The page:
Schuttels is a game where poor lazy Gnomes are scooped up by mystical, magical Wizards. It is designed for 2-6 players (aged from anyone who can count to 15) by Bernhard Lach and Uwe Rapp. It has brilliant comedic illustrations on the box cover (back & front) and throughout the rules book (which is in multiple languages) by Johannes Lott. SCHUTTELS from Zoch should not be confused with the game called SHUTTLES (rough translation) from University Games and Discovery Toys, it is totally different.
The board depicts a village with 13 buildings, each numbered from 1-15 - the first building is the Pillory and has three numbers 1, 3 and 15 and these are the numbers you are trying to avoid when tossing the Gnomes from the Shake-Up Cup into the Gnome Catcher, because these numbers make you pay money into the MarketPlace. The Shake-Up Cup being a regular plastic dice cup and the Gnome Catcher being a sort of cloth hammock. The Houses are split into three distinct types, 1, 3 15 & 7 are Unlucky Buildings. 4,5,6,8,9,11,12 are Craft Houses and 2,10,13 and 14 are Lucky Structures - the 14th Building is the Marketplace which always begins with 40 Wonder Valley Bills (money) and has more Bills added to it during play. The object of the game is to end up with the most money when the game ends and the Game ends as soon as there are gnomeore storage spaces remaining, or two of the players have no goods left.
This may be for kids (the box says 8 years old plus) but as is quite usual for games from Zoch zum Spielen, adults with good senses of humour will find this both amusing and challenging. Each player selects a colour of Goods and takes 10 of them plus 400 in value of Wonder Bills, then the game mechanic now comes into play and is so simple but effectively frustrating and skillful.
The player who is at turn puts all 15 Gnomes; sadly the publishers decided to go with standard wooden pawns rather than have actual miniature plastic Gnomes, into the Shaker Cup, gives it a quick shake-up and in one fluent motion - hesitation, stop-starting or stuttering is not allowed - toss the Gnomes into the Catcher; at least one Gnome must leave the cup. Sounds easy doesn't it ? Shaking a cup filled with Pawns and flipping them out, that's all there is to it. EXCEPT you are generally trying to get specific numbers into the Catcher, in one fluent tipping of the cup. Gnomes that miss the Catcher still count so you cannot cheat that way. However many Gnomes that land in the Catcher is the number of the Building you may either Place one of your Goods at or Sell one of your Goods if you already have any there - you may have multiple Goods at the same Building.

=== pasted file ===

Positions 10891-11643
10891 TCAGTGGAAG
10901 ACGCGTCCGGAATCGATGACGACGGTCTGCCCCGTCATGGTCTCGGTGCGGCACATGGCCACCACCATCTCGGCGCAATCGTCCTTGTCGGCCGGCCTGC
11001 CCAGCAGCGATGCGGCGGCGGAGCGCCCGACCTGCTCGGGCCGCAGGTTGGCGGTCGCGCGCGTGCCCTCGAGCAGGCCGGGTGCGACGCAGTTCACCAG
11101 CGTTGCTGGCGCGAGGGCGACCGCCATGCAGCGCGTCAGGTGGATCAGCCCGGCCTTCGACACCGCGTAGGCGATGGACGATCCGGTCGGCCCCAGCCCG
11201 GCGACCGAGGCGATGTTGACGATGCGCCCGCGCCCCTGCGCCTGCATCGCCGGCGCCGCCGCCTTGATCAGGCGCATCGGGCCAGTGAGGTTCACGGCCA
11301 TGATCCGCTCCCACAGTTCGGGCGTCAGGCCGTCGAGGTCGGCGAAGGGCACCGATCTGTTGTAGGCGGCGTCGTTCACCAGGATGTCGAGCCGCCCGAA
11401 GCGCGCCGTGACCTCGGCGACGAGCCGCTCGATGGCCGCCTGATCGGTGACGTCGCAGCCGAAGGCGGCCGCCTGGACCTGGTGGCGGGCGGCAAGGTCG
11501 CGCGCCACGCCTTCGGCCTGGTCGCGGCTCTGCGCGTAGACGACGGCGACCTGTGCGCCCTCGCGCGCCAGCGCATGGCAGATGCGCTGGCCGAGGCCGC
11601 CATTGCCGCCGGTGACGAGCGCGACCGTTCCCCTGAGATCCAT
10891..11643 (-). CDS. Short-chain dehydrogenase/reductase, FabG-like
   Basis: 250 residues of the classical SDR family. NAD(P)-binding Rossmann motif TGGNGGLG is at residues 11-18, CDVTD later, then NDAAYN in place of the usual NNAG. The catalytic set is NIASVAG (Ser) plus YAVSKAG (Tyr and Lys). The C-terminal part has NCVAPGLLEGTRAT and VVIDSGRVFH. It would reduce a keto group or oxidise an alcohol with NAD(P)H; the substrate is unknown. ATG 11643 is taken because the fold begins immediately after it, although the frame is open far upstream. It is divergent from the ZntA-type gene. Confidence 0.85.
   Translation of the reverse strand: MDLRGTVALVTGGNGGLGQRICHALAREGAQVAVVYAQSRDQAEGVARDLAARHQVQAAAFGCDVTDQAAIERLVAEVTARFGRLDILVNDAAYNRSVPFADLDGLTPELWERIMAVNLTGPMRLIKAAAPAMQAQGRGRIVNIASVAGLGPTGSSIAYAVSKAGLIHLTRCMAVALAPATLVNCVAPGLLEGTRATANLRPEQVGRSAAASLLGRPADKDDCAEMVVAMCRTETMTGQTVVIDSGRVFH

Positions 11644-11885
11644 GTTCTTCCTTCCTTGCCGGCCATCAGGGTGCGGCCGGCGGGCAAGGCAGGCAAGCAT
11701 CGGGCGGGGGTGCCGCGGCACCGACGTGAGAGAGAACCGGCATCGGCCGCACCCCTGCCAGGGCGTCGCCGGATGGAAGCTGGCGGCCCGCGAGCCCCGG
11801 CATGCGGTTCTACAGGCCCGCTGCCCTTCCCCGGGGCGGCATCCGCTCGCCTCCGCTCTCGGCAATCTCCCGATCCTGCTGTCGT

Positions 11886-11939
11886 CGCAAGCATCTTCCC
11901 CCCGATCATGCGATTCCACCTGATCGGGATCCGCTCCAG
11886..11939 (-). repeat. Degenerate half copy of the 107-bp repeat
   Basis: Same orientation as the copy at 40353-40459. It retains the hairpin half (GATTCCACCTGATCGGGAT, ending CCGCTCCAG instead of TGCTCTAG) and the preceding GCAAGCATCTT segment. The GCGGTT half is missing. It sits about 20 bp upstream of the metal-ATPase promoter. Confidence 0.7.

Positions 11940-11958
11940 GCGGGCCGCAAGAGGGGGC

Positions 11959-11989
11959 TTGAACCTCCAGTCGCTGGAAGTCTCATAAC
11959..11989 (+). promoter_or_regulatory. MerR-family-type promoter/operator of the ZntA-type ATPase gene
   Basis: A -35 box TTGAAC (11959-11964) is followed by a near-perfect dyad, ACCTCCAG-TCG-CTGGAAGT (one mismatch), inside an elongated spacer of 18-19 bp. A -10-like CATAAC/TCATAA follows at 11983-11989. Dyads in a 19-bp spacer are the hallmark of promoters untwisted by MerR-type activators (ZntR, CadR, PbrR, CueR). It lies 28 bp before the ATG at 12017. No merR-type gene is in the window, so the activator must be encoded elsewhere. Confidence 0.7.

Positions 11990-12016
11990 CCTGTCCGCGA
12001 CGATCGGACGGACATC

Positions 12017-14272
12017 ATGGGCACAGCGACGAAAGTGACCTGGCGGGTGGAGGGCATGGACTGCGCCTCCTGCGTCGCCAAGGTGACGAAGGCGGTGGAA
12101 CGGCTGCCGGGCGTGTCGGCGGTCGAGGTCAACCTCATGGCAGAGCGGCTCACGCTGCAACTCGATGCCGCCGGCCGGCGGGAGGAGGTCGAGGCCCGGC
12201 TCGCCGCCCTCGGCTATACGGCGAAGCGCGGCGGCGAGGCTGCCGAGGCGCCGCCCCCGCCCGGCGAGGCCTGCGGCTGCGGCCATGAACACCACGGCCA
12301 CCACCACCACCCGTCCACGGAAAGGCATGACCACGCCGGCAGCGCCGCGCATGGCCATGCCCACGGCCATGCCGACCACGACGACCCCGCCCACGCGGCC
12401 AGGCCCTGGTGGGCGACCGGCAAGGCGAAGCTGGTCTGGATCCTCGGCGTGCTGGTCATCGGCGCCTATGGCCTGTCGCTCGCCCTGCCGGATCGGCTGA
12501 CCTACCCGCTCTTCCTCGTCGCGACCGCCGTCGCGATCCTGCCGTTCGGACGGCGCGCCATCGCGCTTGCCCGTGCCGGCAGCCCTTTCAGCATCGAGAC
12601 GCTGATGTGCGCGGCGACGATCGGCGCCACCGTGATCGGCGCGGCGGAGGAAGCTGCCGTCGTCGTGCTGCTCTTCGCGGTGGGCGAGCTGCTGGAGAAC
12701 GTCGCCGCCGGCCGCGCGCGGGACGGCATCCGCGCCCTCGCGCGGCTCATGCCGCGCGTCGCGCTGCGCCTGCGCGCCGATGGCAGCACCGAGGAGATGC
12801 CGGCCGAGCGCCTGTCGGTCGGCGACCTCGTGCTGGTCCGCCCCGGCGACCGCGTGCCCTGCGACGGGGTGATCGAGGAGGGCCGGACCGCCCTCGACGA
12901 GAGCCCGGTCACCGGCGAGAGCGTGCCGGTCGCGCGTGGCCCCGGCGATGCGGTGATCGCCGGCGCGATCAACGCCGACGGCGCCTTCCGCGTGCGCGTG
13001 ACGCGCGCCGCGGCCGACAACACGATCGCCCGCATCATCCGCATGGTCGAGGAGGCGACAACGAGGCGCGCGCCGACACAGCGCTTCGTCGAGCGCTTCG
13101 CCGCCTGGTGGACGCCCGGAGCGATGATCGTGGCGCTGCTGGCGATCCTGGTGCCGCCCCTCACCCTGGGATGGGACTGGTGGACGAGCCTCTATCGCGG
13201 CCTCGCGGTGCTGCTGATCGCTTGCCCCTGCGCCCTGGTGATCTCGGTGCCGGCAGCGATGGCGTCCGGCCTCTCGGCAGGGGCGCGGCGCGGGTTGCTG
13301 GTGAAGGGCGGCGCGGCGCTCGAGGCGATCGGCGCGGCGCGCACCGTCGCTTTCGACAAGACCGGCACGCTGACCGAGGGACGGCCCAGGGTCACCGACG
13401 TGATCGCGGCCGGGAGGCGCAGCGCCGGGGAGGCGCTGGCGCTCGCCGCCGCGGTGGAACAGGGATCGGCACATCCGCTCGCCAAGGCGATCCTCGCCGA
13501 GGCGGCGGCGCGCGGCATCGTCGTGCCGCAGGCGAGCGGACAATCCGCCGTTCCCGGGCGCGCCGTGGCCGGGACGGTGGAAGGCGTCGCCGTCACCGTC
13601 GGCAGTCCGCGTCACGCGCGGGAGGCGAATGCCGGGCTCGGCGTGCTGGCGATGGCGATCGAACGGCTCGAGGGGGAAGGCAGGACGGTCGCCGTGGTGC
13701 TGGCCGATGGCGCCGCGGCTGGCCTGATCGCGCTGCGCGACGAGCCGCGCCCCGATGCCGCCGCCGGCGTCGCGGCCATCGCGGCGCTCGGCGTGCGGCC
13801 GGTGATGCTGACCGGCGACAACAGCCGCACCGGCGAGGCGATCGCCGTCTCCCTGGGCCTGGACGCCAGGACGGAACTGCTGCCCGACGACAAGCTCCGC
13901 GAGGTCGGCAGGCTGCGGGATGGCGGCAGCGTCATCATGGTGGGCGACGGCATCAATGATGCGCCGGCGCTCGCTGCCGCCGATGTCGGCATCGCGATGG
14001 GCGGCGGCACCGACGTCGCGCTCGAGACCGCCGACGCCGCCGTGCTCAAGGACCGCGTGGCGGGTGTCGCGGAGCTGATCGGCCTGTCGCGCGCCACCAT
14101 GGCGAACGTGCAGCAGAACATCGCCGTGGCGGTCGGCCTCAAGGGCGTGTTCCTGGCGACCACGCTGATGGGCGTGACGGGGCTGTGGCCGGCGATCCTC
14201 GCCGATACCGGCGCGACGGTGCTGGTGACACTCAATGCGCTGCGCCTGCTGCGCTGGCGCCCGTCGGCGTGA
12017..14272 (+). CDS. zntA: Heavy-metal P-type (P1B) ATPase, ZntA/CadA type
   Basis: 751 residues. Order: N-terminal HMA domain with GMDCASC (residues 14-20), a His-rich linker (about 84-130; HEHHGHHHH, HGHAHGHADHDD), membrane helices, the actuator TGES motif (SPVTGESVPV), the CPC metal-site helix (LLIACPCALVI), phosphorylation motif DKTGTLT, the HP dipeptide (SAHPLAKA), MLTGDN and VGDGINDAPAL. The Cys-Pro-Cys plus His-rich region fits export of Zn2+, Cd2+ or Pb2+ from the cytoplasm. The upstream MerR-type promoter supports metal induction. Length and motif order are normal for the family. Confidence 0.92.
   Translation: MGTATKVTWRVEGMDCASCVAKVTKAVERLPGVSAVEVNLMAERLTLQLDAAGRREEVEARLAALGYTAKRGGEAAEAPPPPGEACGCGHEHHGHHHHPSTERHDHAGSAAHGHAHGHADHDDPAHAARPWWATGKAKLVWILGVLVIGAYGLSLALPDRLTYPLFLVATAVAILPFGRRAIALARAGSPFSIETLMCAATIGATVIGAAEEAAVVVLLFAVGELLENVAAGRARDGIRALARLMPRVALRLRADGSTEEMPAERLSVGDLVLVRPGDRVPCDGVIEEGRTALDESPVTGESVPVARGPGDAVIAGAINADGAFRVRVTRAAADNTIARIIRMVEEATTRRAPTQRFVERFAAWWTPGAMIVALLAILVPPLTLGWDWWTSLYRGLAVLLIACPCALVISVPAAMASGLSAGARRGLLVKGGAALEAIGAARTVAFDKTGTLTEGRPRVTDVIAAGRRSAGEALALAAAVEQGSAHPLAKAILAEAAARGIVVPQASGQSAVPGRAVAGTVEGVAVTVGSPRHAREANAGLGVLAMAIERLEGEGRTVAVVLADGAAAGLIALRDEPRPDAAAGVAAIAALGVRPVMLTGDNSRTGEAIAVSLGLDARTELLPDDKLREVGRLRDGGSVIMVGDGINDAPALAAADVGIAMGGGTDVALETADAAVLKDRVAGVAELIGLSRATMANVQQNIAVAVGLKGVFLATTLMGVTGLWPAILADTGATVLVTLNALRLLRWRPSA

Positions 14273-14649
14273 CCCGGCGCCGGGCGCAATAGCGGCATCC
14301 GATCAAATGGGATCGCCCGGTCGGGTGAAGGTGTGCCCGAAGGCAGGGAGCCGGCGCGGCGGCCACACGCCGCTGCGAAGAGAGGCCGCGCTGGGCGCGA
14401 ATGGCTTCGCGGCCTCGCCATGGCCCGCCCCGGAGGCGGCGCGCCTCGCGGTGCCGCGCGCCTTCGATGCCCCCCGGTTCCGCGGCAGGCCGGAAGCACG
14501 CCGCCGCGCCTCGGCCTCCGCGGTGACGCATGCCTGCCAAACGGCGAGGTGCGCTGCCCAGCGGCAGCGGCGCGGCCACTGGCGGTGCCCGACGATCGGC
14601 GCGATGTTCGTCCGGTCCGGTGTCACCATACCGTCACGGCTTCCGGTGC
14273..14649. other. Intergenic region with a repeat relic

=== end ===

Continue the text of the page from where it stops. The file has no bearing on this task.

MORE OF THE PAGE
Note: The Pawns are in 3 different colours to make counting easier for young children. There is no significance in their colouring, though I am pretty sure given the time I could come up with a reason and thus advance the game beyond 8 years olds plus.
When placing a Goods token you have to put it on the lowest price of the Buildings value track. If there was already another Goods (anybody's) on that space then you move it up one space on the track; all Goods on the Track are similarly displaced. If one is moved up beyond the highest value then it is taken off the track and placed onto an unoccupied storage space and scores nothing. If instead of placing a Goods you remove one of your own Goods from the track then you are given money to the value of the track space it was on. Thus you have the skill of flopping out the Gnomes to get the result you want, the option as to whether to place or remove a Goods and the fun of watching your friends faces as you drop one of their just-about-to-be top earners over the edge, plus there are strategies that are somewhat luck based but strategies just the same.
As with all Zoch games the components are of good quality - even the wooden pawns are polished and not cheap plastic (a quick look online and I found "https://www.alibaba.com" who deal in large multiple sales of unique figures from around $0.05 each) - and the rules are efficiently brief, specific, correct and concise as well as being multi-lingual (English, French, Italian and German). Also like the majority of Zoch games SCHUTTEL'S is great to play. It's one of those games that you play because it's straight-forward feel-good fun, Win or Lose.